Planned Parenthood Will Resume Abortion Services in Wisconsin. That Doesn’t Mean Everything Is Fixed.

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For the first time since Dobbs, people can access care at two locations.

On Monday, Planned Parenthood of Wisconsin will resume abortion care for the first time in over a year. The organization will start fielding calls and emails for appointments at two locations, the Water Street Health Center in Milwaukee and the East Health Center in Madison.

Planned Parenthood paused all abortion services following the Supreme Court’s decision in Dobbs, which ended the constitutional right to abortion and triggered a 1849 state law that for all intents and purposes banned abortion in the state. The ability to again provide abortion care comes after a judge ruled that the 1849 statute did not apply. 

“It’s a really exciting day for people to know that they can access the health care that they need, when they need it, here, without having to figure out how they might get out of state,” Michelle Velasquez, director of legal advocacy and services for Planned Parenthood of Wisconsin, told Mother Jones

Last year, Wisconsin’s Democratic Attorney General Josh Kaul filed a complaint that the 19th-century law conflicts with a newer law from the 1980s that permits abortion in the first and second trimesters.

In July, Dane County Circuit Judge Diane Schlipper ruled in Kaul’s favor and decided that the case could go forward. Schlipper said that Wisconsin’s 173-year-old abortion ban outlaws killing fetuses but doesn’t apply to consensual medical abortions. Her ruling gave Planned Parenthood Wisconsin (PPWI) the confidence to begin moving forward with resuming services.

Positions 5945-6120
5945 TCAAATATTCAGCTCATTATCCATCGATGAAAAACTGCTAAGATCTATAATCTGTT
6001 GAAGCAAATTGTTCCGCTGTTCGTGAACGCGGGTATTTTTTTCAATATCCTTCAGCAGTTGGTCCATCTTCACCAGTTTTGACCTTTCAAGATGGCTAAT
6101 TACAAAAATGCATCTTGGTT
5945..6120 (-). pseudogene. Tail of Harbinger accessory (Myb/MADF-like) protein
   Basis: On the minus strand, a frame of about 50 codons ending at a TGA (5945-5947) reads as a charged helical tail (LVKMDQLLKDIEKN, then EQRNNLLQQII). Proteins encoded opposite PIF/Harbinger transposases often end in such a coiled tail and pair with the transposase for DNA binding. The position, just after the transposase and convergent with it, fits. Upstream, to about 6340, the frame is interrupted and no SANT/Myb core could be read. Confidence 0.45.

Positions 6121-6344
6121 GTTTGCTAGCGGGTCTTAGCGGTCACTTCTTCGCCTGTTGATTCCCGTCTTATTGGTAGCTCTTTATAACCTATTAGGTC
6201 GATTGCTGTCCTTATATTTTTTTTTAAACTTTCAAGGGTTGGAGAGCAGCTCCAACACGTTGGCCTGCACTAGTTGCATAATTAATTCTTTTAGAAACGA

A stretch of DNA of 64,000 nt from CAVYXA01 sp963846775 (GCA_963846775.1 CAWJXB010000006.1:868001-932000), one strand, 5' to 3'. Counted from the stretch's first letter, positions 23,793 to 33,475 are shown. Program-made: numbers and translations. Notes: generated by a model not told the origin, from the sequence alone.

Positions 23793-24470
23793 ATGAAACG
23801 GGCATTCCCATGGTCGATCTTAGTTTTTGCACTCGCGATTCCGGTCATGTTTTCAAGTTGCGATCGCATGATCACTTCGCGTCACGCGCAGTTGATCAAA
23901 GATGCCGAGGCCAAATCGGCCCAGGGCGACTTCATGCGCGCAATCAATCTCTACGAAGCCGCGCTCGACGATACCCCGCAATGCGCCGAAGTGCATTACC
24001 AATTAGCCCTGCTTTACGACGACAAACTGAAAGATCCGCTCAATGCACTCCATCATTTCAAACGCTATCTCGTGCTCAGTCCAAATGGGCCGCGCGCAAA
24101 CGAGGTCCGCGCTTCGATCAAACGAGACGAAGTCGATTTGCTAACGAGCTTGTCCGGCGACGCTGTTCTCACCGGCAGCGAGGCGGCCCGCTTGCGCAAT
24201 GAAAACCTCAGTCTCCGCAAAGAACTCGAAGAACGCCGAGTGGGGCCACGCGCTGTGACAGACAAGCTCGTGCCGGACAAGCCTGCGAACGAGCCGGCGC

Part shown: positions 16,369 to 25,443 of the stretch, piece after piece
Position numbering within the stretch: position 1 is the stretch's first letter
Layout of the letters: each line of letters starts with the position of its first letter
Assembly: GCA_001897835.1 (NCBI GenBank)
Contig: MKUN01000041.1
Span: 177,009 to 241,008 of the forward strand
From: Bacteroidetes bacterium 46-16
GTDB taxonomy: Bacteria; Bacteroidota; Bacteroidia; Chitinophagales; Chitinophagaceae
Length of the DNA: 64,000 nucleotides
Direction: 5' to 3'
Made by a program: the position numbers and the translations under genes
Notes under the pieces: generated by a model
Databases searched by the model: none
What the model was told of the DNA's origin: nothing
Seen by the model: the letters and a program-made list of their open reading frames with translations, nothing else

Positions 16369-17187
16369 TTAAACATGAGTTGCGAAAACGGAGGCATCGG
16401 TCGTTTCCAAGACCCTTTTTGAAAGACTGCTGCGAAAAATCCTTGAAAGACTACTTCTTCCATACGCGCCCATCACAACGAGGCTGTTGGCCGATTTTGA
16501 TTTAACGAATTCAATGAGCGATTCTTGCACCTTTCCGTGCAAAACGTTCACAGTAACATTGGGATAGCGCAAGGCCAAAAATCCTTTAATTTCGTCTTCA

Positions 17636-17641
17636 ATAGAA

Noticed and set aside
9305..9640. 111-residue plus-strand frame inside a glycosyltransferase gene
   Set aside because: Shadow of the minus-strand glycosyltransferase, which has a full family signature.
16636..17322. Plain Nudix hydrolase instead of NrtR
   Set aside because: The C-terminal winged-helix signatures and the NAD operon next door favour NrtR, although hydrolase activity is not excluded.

“We always maintained that 1849 law didn’t just sort of immediately come back to life and become enforceable against abortions again, but we knew that there was a real threat of folks attempting to enforce that law,” Velasquez said. “With a recognition that there was some uncertainty around that, we paused services, and we really committed to our communities and to patients and people in the state that we would resume services when we had a pathway to do so.”

Wisconsin pro-choice researchers and advocates point out that even if Kaul wins his lawsuit, access to full reproductive care in the state will go back the old status quo … clinics operating under an onerous list of restrictions—including 24-hour waiting periods, a telemedicine abortion ban, and a block on state Medicaid funding in almost all cases. “It’s not as if we reverse Dobbs, then we’re all going to be fine,” says Jenny Higgins, a reproductive health care researcher at the University of Wisconsin-Madison. The old normal, she adds, while better than the present, is “still not consistent with accessible abortion and reproductive autonomy.” 

Planned Parenthood of Wisconsin’s decision will have ripple effects beyond the state’s borders. Neighboring Illinois has seen a stark increase in abortions following the fall of Roe, and pregnant people in Indiana have been forced to travel elsewhere in the region to access care.  

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